Connecting Mesh Bee to Philips Hue

After my last post (here) I kind of gave up on my project of creating a custom ZLL device to control with the Hue. It was to time consuming and there was no real progress. Until yesterday.

I knew I needed a certain master key to get the NXP ZLL sample code to connect to my Hue. Some unsuccessful-fiddling with this key later, I compared my binary with the dump from the last post and noticed the keys were in a very different place. With a few searches through the sources I found the field sMasterKey. With the key defined here, it was pretty much in the same place as in the dump. Et voila! The Mesh Bee with custom firmware connects to my Hue.

This proves my project is viable, so this morning I ordered the Beyond Debug Key  to make my life a little more easy!

To be continued!

Update (oct-22-2016)

I’ve been receiving some questions regarding the keys I used, here is some explanation:

There are two keys used in the Zigbee protocol, one for the Home Automation- and one for the Light Link Profile. The HA (trust center link key) key is used for classical Zigbee commissioning and allows the device to join non Light Link networks. The other key is the light link master key, this key is used to decrypt the network key during the touchlink phase and allows the device to connect to the network.

The Default Trust Center Link Key is public: ZigBeeAlliance09 (5A 69 67 42 65 65 41 6C 6C 69 61 6E 63 65 30 39)
The other one, the Light Link master Key is easily found : source 1, source 2, many other sources

The complete use of these keys is explained in full detail in the ZigBee Light Link Standard.

My project has been on hold for some time and I’ve been having trouble with my Mesh Bee’s. The Bee’s are showing inconsistent behavior, and I believe it is hardware related. So, last week I got some JN5168 modules and now I’m waiting for the breakout boards. I hope to update the blog with some actual working examples soon!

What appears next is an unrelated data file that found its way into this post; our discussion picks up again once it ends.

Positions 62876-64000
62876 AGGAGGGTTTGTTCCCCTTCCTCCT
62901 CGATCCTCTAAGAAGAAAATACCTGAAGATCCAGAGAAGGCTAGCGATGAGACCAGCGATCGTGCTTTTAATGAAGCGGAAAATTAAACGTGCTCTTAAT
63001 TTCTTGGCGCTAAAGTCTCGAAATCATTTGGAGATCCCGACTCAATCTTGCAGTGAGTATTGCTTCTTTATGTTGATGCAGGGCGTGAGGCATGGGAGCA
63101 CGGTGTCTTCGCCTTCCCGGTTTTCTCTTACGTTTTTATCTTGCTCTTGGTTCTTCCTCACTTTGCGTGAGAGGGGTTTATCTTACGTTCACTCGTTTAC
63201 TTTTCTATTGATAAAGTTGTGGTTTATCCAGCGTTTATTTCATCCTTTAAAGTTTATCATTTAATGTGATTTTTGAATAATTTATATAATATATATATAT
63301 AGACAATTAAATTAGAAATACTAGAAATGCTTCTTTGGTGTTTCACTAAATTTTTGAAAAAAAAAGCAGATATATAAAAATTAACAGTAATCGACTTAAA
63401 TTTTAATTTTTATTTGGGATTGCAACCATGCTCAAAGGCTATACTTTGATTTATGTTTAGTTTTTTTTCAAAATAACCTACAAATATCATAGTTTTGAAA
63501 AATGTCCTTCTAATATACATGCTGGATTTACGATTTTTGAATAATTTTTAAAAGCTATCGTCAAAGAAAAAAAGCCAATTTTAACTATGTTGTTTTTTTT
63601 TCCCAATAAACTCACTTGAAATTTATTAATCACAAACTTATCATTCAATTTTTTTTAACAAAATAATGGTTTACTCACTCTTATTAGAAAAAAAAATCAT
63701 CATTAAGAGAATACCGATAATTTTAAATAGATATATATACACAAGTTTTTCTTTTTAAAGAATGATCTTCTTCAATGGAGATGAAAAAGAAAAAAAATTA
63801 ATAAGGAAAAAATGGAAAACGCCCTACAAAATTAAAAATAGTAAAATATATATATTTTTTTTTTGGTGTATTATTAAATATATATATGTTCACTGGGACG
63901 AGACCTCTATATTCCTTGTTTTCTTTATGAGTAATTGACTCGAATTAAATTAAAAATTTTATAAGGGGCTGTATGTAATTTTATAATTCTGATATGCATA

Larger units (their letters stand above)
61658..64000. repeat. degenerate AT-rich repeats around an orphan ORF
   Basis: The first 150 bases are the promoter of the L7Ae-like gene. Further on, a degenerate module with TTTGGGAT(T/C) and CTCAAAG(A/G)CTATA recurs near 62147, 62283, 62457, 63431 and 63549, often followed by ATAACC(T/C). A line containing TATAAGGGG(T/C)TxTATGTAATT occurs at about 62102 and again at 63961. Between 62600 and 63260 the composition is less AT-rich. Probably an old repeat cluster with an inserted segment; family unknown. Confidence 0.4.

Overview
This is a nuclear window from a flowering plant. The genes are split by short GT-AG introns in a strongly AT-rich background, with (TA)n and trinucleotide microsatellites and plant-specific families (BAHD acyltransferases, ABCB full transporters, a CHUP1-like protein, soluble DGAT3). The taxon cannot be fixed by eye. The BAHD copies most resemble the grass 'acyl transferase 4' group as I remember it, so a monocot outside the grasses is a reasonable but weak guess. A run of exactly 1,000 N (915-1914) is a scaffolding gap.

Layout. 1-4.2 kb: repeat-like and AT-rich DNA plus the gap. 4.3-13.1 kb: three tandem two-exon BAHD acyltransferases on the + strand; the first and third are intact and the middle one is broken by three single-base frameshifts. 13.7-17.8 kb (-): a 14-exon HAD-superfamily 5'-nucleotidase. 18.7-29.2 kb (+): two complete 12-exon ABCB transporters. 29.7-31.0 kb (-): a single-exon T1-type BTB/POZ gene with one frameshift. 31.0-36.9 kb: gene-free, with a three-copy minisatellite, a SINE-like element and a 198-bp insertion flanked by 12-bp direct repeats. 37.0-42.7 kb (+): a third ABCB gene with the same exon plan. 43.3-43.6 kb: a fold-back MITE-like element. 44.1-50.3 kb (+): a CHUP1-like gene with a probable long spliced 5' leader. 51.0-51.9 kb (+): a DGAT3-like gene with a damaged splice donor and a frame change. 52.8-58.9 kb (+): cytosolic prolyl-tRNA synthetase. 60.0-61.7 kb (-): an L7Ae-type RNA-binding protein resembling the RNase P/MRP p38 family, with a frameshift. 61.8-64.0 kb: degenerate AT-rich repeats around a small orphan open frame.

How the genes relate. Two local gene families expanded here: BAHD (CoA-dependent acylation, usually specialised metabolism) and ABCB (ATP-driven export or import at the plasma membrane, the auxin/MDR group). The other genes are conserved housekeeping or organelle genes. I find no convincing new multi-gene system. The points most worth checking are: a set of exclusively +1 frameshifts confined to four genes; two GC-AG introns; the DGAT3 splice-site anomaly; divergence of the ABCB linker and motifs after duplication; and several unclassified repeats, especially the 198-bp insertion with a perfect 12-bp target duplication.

Update (nov-21-2016)

Last week I succeeded in creating a custom ZLL device (2 actually, RGB and Monochrome). Read all about how you can connect your Mesh Bee to your Hue here: Custom firmware Hue lights.

 

Author: Peter

Comments

  1. Hi Peter,

    I’ve just read your ZigBee articles. I am currently trying to find a way to control my Hue devices using a third party ZigBee controller. I’ve already managed to pair newer Hue bulbs to a Texas Instruments CC2531EMK usb dongle, but I cannot pair older lights like the Philipps LivingColor lights because they don’t support the network join. This is why I am looking for a way to take control over the current Hue ZigBee network. But to to this I have to find out the individual network encryption key my bridge is using.

    I found some articles describing a ZigBee network key exchange, but on the Hue bridge this exchange also seams to be encrypted using a key that is embedded in the firmware of the lamps.
    I found a master key but I wasn’t able to decrypt any of the packets using this key. I believe there must be another key the Hue bridge is using during pairing of new devices to exchange the individual network key and I think this could be the key you found in the firmware of the Innr lamp.

    Is there any chance that you could send me the key you found so that I can test if I am able to decrypt the network key exchange of my Hue bridge with it?